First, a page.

Ritter: A Ridge Too Far

1 Sep 1992 - by Larry Sasscer

We were lashing our gear and eating a cold breakfast sometime before the sun rose on Labor Day weekend. A wrangler opened a nearby gate and whistled 20-odd pack animals through the parking lot, kicking up dust clouds and waking anyone still snoozing. Beware of the small sign at the Agnew Meadows parking lot, near the barb wire fence, that says "No Camping"-there's a good reason this time. The sixth person didn't show or got lost so five of us headed to enjoy some R+B, Ritter and Banner that is: Debbie Bulger-leader, John Baltierra, Dave Caldwell, Debbie Benham, and myself.

The pleasant hike into Lake Ediza went quickly and we continued on to a suitable camp at the base of Mt Ritter, about 10000 ft. The group stocked the day packs for an ascent of Ritter which is 13157 ft. We scrambled up the lower grassy slopes onto mixed rock which eventually led us to the base of the glacier facing the south side of Ritter.

We grabbed some energy food and it was here that I began to appreciate Dave's capacity for sweets. He hauled up what must of been a 3 lb. bag of rubbery creatures that some 60's psychedelic meltdown turned entrepreneur created. Everyone's heard of gummy bears but these were new to me, gummy dinosaurs. This was after eating a whole box of Entenman's coffee cake, with a little help from Debbie, before reaching Lake Ediza. I admit that the rest of us helped consume the little rubber monsters at each rest stop.

We trudged up a stretch of loose rock covered dirt onto some loose rock covered rock onto some loose rock covered loose rock. Nothing terribly dangerous but damn annoying. The gully we followed led us to the wide open south side which brought the summit into view.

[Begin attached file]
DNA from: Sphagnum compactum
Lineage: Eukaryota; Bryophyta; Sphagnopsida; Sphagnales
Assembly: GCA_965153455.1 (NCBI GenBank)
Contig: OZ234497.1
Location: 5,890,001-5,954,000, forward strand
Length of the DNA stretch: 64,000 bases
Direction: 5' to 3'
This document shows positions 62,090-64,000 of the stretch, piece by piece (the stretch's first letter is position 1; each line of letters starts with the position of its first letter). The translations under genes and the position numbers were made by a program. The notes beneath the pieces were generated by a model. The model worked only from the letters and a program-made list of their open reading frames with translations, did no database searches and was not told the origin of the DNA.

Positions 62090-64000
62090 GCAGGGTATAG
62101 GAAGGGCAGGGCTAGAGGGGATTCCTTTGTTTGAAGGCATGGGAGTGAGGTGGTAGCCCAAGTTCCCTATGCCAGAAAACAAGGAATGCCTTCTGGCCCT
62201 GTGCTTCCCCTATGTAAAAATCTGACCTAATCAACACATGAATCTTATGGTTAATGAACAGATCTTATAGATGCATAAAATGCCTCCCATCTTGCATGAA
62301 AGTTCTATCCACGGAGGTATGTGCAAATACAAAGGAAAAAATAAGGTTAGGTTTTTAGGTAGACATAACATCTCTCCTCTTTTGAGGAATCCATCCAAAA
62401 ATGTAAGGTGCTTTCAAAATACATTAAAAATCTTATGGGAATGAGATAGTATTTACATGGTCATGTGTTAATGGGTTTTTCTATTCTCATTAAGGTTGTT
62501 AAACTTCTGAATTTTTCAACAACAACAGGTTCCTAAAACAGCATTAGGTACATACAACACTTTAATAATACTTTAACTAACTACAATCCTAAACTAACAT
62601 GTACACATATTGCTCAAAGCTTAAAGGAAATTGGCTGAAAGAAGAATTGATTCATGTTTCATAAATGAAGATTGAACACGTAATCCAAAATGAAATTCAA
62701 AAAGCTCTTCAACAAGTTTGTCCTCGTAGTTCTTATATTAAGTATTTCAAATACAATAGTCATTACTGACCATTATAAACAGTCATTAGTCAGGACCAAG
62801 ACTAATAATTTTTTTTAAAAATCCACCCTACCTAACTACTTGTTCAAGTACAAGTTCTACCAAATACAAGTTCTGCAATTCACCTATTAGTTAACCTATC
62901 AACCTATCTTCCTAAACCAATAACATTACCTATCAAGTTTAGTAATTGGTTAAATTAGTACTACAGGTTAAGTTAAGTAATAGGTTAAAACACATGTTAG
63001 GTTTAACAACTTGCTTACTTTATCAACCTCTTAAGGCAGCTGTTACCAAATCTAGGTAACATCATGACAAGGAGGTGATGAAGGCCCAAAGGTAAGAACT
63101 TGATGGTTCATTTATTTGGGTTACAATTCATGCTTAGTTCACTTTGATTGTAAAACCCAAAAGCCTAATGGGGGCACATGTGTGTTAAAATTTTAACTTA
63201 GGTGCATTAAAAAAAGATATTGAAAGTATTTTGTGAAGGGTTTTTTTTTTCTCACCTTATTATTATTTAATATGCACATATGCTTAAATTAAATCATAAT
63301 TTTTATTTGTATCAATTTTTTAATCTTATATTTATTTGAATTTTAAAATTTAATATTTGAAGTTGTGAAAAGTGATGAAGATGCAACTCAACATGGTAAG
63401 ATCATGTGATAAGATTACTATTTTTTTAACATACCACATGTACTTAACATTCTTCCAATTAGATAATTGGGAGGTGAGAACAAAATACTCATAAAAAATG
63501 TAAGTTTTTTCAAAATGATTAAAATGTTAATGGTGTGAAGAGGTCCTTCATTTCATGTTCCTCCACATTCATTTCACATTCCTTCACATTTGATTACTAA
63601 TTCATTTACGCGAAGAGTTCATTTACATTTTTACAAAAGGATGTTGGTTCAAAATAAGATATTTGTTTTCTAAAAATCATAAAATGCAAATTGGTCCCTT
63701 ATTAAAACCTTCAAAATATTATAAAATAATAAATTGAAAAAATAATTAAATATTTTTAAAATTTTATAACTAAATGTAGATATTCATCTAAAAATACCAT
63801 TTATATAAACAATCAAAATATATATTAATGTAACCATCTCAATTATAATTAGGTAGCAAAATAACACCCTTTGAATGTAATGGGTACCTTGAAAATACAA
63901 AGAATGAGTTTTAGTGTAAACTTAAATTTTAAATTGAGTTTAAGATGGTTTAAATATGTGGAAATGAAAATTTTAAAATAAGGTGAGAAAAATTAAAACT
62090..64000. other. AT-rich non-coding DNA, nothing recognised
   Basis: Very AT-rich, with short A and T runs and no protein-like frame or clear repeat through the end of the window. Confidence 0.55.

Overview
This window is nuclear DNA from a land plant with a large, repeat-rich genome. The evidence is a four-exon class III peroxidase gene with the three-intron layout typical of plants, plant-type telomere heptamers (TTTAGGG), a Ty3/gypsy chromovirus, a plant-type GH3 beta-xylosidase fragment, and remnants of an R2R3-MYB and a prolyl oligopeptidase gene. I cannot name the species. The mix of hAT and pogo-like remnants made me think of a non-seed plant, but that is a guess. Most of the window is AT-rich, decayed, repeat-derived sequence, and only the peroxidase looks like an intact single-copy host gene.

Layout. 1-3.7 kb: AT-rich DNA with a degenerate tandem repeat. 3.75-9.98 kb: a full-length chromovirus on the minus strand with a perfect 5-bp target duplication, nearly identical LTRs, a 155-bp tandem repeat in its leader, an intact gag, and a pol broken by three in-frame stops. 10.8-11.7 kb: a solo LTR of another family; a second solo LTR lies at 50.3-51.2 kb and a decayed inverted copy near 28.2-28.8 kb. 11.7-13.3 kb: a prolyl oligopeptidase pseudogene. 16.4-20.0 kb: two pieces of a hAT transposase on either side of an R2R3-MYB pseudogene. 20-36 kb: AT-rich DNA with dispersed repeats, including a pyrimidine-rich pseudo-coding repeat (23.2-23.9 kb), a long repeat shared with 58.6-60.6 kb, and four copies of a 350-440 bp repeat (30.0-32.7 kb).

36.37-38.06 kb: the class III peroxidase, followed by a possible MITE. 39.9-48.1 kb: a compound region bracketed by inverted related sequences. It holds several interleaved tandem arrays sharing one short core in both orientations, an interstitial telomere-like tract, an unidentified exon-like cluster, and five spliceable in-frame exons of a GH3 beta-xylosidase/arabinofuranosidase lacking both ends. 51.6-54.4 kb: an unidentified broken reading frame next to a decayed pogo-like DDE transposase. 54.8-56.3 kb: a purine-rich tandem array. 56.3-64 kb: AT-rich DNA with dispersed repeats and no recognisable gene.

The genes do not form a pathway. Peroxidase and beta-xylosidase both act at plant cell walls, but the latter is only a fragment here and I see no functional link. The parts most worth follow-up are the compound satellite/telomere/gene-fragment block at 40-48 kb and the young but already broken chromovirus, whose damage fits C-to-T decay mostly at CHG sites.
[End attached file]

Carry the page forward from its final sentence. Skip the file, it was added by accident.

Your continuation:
At this point Dave was feeling a little less than enthusiastic about continuing and decided to relax a wait for us. We guessed that the large wad of multicolored pseudo-rubber in his stomach had reacted to the decrease in atmospheric pressure causing a rare condition called gastrogummyenteritis. The condition seemed to be spreading because John stopped to recline on a large slab about ten minutes later.

Debbie, Debbie, and I continued on soon reaching the summit. The weather had been absolutely perfect without a cloud in the sky. The views were exhilarating as usual. We could see much of the next day's route up the south side of Banner. The march back to camp was uneventful except for my finding a First-Need water filter sitting on a rock half-way down the mountain.

I'm only mentioning our dinner here for two reasons. One is because of the known fact that Svea stoves don't support pots very well as demonstrated by Dave's and Debbie's dinner splattered all over our cooking rock. The other regards Dave's sweet tooth which satisfied itself on a bludgeoned vending machine berry pie.